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United States Department of Agriculture

Agricultural Research Service

Research Project: SOIL APPLICATION OF AGRICULTURAL WASTE TO IMPROVE CROP PRODUCTION SYSTEMS AND ENVIRONMENTAL QUALITY

Location: National Soil Dynamics Laboratory

Title: Clean Chip Residual Amended with Composted Poultry Litter as a Substrate for Lantana camara

Authors
item Boyer, C - AUBURN UNIVERSITY
item Gilliam, C - AUBURN UNIVERSITY
item Fain, G - AUBURN UNIVERSITY
item Gallagher, T - AUBURN UNIVERSITY
item TORBERT, HENRY
item Sibley, J - AUBURN UNIVERSITY

Submitted to: Southern Nursery Association Research Conference
Publication Type: Proceedings
Publication Acceptance Date: August 8, 2007
Publication Date: August 8, 2007
Citation: Boyer, C.R., Gilliam, C.H., Fain, G.B., Gallagher, T.V., Torbert, H.A., Sibley, J.L. 2007. Clean Chip Residual Amended with Composted Poultry Litter as a Substrate for Lantana camara. In: Proceedings of the Southern Nursery Association Research Conference, August 8-9, 2007, Atlanta, Georgia. 52:485-488.

Interpretive Summary: The rising costs for containerized nursery crop substrates (pine bark and peat) have driven the need for substrate research. Among the potential media resources is Clean Chip Residual (CCR), a by-product of the forestry industry. This material is produced during the harvest of “clean chips” for use in the paper industry. A study was established to examine the growth of Lantana plants in ten different substrates. Treatments contained either 100% pine bark (PB), 100% Clean Chip Residual (CCR) or a mixture of one of those materials with peat or composted poultry litter (CPL). Results show that all plants had similar growth to 100% pine bark at the conclusion of the study. Substrates containing CPL produced plants with darker leaves at 60 days after planting, but substrate shrinkage was evident with higher percentages of CPL. Plants grown in CCR were similar in size to plants grown in PB. This study indicates that freshly ground CCR may have potential as a sustainable and economical growth substrate for horticultural crops.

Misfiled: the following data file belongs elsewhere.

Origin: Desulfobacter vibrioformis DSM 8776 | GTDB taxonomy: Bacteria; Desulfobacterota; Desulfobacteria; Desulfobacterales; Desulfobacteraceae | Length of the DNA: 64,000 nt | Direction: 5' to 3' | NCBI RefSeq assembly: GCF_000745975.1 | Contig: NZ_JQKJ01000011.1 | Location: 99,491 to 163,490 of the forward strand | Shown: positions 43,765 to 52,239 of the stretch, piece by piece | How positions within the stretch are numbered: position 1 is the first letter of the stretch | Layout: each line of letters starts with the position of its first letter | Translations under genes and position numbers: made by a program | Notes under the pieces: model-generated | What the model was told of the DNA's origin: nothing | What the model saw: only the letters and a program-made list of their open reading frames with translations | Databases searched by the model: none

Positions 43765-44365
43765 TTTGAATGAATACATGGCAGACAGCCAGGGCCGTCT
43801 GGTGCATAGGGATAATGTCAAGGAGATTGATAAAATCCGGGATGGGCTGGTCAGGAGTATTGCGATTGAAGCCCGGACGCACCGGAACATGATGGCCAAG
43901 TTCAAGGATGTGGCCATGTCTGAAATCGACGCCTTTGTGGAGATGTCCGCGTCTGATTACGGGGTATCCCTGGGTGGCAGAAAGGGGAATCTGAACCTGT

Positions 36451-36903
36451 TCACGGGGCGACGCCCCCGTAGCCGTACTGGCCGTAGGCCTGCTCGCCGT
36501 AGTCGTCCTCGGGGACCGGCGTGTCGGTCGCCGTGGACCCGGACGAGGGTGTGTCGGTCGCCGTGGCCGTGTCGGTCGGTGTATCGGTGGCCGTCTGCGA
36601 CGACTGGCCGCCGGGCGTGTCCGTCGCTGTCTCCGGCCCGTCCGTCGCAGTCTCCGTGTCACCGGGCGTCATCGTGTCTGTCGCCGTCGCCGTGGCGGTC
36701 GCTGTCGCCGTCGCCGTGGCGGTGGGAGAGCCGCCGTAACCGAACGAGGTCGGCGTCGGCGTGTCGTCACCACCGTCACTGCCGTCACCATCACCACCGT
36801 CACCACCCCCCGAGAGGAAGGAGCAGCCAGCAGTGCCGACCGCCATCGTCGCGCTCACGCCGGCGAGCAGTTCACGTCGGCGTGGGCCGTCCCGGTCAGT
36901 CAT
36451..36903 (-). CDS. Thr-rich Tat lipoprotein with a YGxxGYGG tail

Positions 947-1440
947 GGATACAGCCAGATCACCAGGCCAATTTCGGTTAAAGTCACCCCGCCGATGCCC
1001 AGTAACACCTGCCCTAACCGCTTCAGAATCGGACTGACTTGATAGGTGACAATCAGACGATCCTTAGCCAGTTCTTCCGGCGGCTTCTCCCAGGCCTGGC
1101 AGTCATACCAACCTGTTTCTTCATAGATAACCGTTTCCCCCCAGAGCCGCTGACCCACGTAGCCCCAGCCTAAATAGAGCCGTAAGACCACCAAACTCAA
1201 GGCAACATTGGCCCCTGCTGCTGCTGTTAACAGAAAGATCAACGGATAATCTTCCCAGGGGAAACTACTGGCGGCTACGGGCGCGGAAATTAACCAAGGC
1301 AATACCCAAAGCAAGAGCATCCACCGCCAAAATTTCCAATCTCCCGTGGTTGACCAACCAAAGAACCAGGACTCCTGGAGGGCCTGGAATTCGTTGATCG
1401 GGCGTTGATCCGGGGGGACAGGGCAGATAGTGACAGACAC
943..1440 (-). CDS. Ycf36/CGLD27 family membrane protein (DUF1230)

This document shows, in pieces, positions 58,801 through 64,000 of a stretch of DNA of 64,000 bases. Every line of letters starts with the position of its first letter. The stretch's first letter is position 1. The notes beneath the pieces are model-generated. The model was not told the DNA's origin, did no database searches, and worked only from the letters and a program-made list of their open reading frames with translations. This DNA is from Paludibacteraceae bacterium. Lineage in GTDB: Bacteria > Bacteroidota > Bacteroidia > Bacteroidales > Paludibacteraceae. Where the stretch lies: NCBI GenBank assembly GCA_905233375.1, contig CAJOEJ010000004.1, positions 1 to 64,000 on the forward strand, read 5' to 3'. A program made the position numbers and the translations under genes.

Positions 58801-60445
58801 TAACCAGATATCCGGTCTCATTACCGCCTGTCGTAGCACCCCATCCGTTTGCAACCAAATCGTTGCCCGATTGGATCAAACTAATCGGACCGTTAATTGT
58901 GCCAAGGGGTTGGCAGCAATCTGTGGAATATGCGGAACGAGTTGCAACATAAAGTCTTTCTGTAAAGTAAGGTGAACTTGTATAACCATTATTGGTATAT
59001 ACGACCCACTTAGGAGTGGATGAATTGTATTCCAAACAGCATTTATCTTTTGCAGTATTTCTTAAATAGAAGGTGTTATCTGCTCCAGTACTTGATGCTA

Technical Abstract: The rising costs for containerized nursery crop substrates (pine bark and peat) have driven the need for substrate research. Among the potential media resources is Clean Chip Residual (CCR), a by-product of the forestry industry. This material is produced during the harvest of “clean chips” for use in the paper industry. This “waste” is composed of approximately 49% wood, 9% needles, and 42% bark. Roughly 25% of the biomass at these production sites is CCR and the material is generally spread back over the site or sold to pulp mills for fuel. A study was established to examine the growth of Lantana camara ‘New Gold’ plants in ten different substrates. Treatments contained either 100% pine bark (PB), 100% Clean Chip Residual (CCR) or a mixture of one of those materials with peat or composted poultry litter (CPL). Treatments were mixed on a volume : volume ratio as follows: 100% PB, PB:CPL 3:1, PB:Peat 3:1, PB:CPL 7:1, PB:Peat 7:1, 100% CCR, CCR:CPL 3:1, CCR:Peat 3:1, CCR:CPL 7:1, and CCR:Peat 7:1. Results show that all plants had similar growth to 100% pine bark at the conclusion of the study. Substrates containing CPL produced plants with darker leaves at 60 days after planting, but substrate shrinkage was evident with higher percentages of CPL. Plants grown in CCR were similar in size to plants grown in PB. This study indicates that freshly ground CCR may have potential as a sustainable and economical growth substrate for horticultural crops.

Last Modified: 9/29/2014
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